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J Food Prot. 2014 Apr;77(4):583-91. doi: 10.4315/0362-028X.JFP-13-343.

Antibiotic resistance and molecular analysis of Staphylococcus aureus isolated from cow's milk and dairy products in northeast Brazil.

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Universidade de Pernambuco (UPE), Garanhuns, Pernambuco 55295-110, Brazil.
Universidade Federal de Pernambuco (UFPE), Recife, Pernambuco 50670-901, Brazil.
Centro de Pesquisas Aggeu Magalhães (CPqAM/Fiocruz), Recife, Pernambuco 50670-420, Brazil.
Universidade Federal Rural de Pernambuco (UFRPE), Recife, Pernambuco 52171-900, Brazil.
Universidade Federal de Pernambuco (UFPE), Recife, Pernambuco 50670-901, Brazil.


This work aimed to assess the clonal distribution among 94 strains of Staphylococcus aureus isolated from cow's milk, raw cheese, and a milking machine in 12 dairy farms in northeast Brazil, by analyzing different typing methods and detecting resistance and toxigenic profiles. For the first time, isolates of this region were assessed simultaneously by the polymorphism of the 3'-end coa gene and 16S-23S rDNA, pulsed-field gel electrophoresis, antibiotic resistance phenotyping, and toxigenic arsenal. Although pulsed-field gel electrophoresis patterns showed a wider variation (discriminatory index 0.83) than the PCR-based methods, the internal transcribed spacer-PCR proved to be a useful and inexpensive procedure for conducting epidemiological surveys of S. aureus on a regional scale. Each dairy farm had its own resistance profile, and in two herds, 63% of the strains were multiresistant, probably due to the indiscriminate use of antibiotics in bovine mastitis treatment. No methicillin-resistant S. aureus strains were detected in this study; however, 93.6% of S. aureus strains harbored variable profiles of staphylococcal enterotoxin genes seg, seh, sei, and sej. Transcriptional analysis revealed that 53.3% of staphylococcal enterotoxin genes actually transcribed, pointing out the food poisoning risk of these dairy products to consumers in the region. Based on the detection of the most prevalent clones in a herd or region, appropriate antibiotic therapy and specific immunization can be used for the treatment and control of staphylococcal mastitis.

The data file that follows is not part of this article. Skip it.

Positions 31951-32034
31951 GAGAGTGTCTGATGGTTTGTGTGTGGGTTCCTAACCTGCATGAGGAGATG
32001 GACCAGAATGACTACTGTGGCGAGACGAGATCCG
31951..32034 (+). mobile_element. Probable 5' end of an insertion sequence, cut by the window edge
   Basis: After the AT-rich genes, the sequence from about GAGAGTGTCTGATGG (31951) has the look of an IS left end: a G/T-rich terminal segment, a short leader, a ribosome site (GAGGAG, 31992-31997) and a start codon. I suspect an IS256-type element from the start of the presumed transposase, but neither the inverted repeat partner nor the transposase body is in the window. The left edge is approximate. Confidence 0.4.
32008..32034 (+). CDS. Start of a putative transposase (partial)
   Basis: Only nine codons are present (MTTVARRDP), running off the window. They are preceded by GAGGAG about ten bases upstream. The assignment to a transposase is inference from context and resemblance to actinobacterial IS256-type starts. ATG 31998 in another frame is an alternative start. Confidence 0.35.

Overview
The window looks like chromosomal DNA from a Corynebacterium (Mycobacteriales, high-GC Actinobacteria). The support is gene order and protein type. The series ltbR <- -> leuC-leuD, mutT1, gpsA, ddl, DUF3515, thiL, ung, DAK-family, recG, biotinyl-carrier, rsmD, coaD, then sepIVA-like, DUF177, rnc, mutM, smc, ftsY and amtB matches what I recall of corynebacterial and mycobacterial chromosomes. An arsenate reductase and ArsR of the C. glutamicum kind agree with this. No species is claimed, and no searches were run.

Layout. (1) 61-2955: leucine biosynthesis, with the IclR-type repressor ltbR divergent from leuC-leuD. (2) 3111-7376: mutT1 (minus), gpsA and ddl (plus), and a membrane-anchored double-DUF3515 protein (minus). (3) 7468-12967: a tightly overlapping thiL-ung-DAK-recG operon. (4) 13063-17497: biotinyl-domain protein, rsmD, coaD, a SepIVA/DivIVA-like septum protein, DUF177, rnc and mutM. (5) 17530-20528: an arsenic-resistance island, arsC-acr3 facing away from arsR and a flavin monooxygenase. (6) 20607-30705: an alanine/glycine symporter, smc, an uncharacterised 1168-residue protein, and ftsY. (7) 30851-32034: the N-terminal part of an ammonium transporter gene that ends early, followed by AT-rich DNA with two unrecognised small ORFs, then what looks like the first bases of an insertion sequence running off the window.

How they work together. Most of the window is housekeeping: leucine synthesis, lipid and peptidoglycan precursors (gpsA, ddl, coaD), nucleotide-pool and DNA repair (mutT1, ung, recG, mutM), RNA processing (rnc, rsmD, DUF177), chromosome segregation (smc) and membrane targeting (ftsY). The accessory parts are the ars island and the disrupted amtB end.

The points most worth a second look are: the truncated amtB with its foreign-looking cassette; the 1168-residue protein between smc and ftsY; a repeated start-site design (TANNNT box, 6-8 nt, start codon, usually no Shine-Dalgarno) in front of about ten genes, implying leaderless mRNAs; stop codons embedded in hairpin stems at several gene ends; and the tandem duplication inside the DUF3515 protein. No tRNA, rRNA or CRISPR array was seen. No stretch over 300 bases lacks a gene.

[Indexed for MEDLINE]

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